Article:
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Toronto Globe and Mail Kills Review of “The Politics of Anti-Semitism”


[The review, filed Thursday, Nov 13.]

You’re Either Against Us, or You’re Not For Us

By Jason Sherman.

The Politics of Anti-Semitism
Edited by Alexander Cockburn and Jeffrey St. Clair
AK Press, 178 pgs. (US$12.95)

The New Anti-Semitism The Current Crisis and What We Must Do About It
By Phyllis Chesler Wiley, 305 pgs, $38.95

It doesn’t take much to get yourself called an anti-Semite these days. A few years ago I wrote a play that questioned some cherished notions about Israel. My “self-hating Jew” badge arrived in the next edition of the Canadian Jewish News. Not that I was surprised. After all, Noam Chomsky once wrote that “Left-liberal criticism of Israeli government policy since 1967 has evoked hysterical accusations and outright lies.” Oppose the Israeli occupation and its treatment of the Palestinian people, he noted, and you risked being labeled “a supporter of terrorism and reactionary Arab states, an opponent of democracy, an anti-Semite, or if Jewish, a traitor afflicted with self-hatred.”

As two new books make clear, little has changed in the last 35 years, except perhaps that the mud is thicker, the slinging fiercer, the cry of “anti-Semite!” louder (and less credible) than ever. Muckraking journalists Alexander Cockburn and Jeffrey St. Clair co-edit a newsletter and website called CounterPunch (I visit the latter daily, and twice on Sunday), from the pages of which they have gathered eighteen brilliant essays on the Middle East. It’s a sort of greatest hits package, called The Politics of Anti-Semitism. Among its short, sharp blasts are those by Robert Fisk, foreign correspondent for The Independent, a fierce critic of authoritarian rule wherever he finds it, who expresses genuine disgust over the hate mail he regularly receives (“Your mother was Eichmann’s daughter” is among the most pleasant); American writer Norman Finklestein, whose trip to Germany to promote his controversial book The Holocaust Industry leaves him not a little soiled; and American economics professors M Shahid Alam, whose call for a “moral stand against the oppressive and unjust behaviour of Israel” leads the Boston Herald to claim: “Prof Shocks Northeastern with Defense of Suicide Bombers.”

The editors contribute a couple of memorable pieces. Cockburn, easily the sharpest and funniest political commentator around (among other things, he regularly makes mincemeat out of the pompous Christopher Hitchens), recounts the morality tale of Cynthia McKinney, a black congresswoman who made the mistake of calling “for a proper debate on the Middle East,” after which “American Jewish money [was] showered upon her opponent.” St. Clair’s brilliantly retells the tale of the 1967 Israeli attack on the USS Liberty, which killed 34 Americans and wounded 174 others, and which more and more evidence suggests was not an accident but a deliberately planned operation ordered by war hero Moshe Dayan, and covered up by American Defense Secretary Robert McNamara.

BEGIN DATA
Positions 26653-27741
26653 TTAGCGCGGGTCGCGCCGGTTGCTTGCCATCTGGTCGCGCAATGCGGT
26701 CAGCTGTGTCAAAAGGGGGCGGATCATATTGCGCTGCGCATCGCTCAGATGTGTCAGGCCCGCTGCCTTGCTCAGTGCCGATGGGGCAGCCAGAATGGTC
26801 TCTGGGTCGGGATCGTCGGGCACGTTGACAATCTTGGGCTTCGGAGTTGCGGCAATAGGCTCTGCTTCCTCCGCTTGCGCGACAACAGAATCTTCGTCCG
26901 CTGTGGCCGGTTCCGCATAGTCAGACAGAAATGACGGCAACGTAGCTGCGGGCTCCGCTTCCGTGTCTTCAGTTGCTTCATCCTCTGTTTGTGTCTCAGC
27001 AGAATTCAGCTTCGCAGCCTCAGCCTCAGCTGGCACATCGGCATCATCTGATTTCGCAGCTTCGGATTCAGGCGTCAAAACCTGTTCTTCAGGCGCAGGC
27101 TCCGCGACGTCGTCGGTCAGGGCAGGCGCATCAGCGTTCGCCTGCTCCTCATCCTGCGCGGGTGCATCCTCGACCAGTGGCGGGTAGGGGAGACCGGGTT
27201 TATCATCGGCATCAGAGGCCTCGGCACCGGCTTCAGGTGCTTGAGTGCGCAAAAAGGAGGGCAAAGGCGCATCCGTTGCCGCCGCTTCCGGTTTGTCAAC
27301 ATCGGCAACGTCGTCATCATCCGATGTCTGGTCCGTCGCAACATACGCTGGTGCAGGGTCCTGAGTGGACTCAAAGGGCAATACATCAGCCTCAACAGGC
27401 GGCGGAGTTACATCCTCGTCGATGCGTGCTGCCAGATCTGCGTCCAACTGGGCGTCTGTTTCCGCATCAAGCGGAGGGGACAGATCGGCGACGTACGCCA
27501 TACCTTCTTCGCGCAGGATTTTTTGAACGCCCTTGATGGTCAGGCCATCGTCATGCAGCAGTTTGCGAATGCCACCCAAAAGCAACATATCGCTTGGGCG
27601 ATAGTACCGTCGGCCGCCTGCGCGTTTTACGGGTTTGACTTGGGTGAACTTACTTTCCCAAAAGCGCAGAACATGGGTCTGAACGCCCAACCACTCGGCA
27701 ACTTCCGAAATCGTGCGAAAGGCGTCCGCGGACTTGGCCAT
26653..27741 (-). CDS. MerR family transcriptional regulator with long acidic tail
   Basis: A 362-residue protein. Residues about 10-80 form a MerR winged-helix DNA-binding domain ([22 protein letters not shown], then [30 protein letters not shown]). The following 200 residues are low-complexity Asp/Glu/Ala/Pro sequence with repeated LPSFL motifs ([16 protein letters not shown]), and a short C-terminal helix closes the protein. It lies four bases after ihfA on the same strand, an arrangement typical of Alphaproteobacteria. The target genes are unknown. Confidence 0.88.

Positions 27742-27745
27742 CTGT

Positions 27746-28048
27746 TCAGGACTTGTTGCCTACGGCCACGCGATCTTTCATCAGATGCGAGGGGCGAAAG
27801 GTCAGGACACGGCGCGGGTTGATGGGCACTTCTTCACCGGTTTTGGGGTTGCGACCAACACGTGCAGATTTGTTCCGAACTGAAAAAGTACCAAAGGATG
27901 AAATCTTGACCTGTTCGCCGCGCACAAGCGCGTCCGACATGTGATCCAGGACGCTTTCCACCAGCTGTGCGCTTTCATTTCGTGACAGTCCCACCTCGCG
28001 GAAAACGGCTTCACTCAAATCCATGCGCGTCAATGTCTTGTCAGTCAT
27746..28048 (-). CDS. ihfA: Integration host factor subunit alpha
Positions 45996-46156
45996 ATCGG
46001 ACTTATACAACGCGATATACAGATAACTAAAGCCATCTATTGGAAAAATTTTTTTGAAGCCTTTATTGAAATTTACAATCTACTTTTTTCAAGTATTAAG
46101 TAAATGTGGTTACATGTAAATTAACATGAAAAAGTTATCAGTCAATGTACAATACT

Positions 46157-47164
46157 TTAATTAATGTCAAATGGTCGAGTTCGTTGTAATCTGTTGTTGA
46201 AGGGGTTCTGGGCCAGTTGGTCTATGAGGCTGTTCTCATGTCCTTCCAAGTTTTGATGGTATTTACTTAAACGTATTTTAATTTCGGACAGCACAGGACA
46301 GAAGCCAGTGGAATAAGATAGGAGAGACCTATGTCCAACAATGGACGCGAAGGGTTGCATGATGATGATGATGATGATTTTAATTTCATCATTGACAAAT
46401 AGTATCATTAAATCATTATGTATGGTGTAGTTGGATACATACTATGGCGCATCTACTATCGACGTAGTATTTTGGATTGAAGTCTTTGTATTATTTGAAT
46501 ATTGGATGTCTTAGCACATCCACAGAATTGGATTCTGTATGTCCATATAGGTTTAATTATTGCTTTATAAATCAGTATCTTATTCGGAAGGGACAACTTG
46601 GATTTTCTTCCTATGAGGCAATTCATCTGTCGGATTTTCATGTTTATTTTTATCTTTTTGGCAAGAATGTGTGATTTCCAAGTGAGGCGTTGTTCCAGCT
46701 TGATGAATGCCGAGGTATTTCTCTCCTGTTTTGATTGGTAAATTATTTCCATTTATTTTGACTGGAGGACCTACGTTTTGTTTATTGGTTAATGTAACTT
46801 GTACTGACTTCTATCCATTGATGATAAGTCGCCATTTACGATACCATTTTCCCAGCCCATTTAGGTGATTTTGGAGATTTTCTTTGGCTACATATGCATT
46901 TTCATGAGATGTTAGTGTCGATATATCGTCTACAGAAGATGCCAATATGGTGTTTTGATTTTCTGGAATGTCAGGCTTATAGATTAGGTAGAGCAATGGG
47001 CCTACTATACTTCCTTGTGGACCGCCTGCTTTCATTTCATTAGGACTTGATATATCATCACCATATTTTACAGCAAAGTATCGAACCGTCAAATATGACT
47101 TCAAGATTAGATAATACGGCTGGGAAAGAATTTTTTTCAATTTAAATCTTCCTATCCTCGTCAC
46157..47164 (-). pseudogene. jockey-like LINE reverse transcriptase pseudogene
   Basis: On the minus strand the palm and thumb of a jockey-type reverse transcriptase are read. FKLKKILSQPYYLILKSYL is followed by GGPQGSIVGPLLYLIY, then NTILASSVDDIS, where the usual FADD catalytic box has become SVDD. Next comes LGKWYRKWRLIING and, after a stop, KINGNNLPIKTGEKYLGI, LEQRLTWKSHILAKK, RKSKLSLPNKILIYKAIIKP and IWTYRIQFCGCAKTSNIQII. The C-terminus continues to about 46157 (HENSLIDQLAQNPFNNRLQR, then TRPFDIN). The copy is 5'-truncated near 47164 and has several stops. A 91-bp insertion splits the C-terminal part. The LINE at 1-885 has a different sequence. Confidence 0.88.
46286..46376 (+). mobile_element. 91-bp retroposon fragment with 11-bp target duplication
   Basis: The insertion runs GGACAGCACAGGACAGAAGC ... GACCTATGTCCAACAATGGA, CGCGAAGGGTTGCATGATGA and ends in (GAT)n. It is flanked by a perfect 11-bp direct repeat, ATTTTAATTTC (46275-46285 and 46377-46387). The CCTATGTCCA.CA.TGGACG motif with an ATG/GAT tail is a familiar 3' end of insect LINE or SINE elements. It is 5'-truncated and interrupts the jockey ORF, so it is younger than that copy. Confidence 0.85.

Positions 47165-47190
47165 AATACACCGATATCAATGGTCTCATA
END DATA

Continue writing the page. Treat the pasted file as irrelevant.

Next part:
St Clair’s is one of many pieces that look at Israel’s influence on American politics. This is not an issue over which every contributor agrees. Jeffrey Blankfort, a radio show host at KPOO in California (would I make that up?) does something, for example, that not every leftist does: he takes on Chomsky. 95% of Chomsky’s critics seem to think he goes too far in his arguments. Blankfort argues that Chomsky doesn’t go far enough, at least when it comes to assessing the power of the famed Jewish lobby. (Chomsky prefers to go after the corporate elite, no matter their faith.)

Blankfort seems obsessed with proving that the Jews, and ultimately Israel, control America’s wealth, media, and policy decisions. He is joined by Kathleen and Bill Christison, former CIA officers, who point fingers at a Bush administration “peppered with people who have promot[ed] an agenda for Israel often at odds with existing US policy.” There’s no question that the American administration is full of “Israelists” (the Jerusalem Post recently named deputy secretary of defense Paul Wolfowitz its “Man of the Year”), and it’s important to discuss the underpinnings of the US-Israeli relationship, but it’s quite a leap to suggest that the man behind the curtain wears a felt hat and yarmulke and wants all the world to dance the hora.

Just when the collection is beginning to sag under the weight of some arcane arguments, two pieces bring it to a powerful close. Israeli peace activist Yigal Bronner’s memoir of helping to bring food and medicine to a Palestinian village does more than a hundred essays in evoking the tragedy of the Middle East war. And no other essay quite rises to the level of Edward Said’s angry and hopeful j’accuse about what has happened to his people, and what may yet become of them: “The official Israeli policy, no matter whether Ariel Sharon uses the word ‘occupation’ or not or whether or not he dismantles a rusty, unused tower or two, has always been not to accept the reality of the Palestinian people as equals or even to admit that their rights were scandalously violated all along by Israel. Whereas a few courageous Israelis over the years have tried to deal with this otherwise concealed history, most Israelis and what seems like the majority of American Jews have made every effort to deny, avoid, or negate the Palestinian reality. This is why there is no peace.”

Phyllis Chesler begs to differ. In The New Anti-Semitism (a phrase she claims to have coined, though it’s been around for decades), the American psychotherapist and author of Women and Madness sets out to warn the world about “a virulent epidemic of violence, hatred and lies that are being touted as politically correct.” Touted by who, she doesn’t exactly say, except to point to an amorphous group of “Islamic reactionaries and western intellectuals and progressives.” (Everyone in the The Politics of Anti-Semitism would make her list.)

Perhaps this “epidemic” explains the “fever [that] burned” in Chesler as she wrote: “Everything had to happen at once: reading, supervising the research, writing.” There’s little evidence of any of that in these overwrought pages: it’s poorly researched and horribly written, sounding for the most part like an earnest book report by an over-achieving fourth grader. “The world–including many people in the Jewish world–still seems to have one standard for Jews and for the Jewish state (and it’s a high standard) and another, much lower standard for everyone else,” she laments, without resorting to facts to support her argument, and failing to recognize that she herself holds Israel and the Jews to that very high standard. But don’t take my word for it, take hers (please, take hers). Certain “Arab-Muslims,” she writes, are “barbaric and primitive; they do not hide their joy when they kill but I do not think that most American or many Jews delight in the death of their enemies in quite the same way.” That’s us, still chosen after all these years.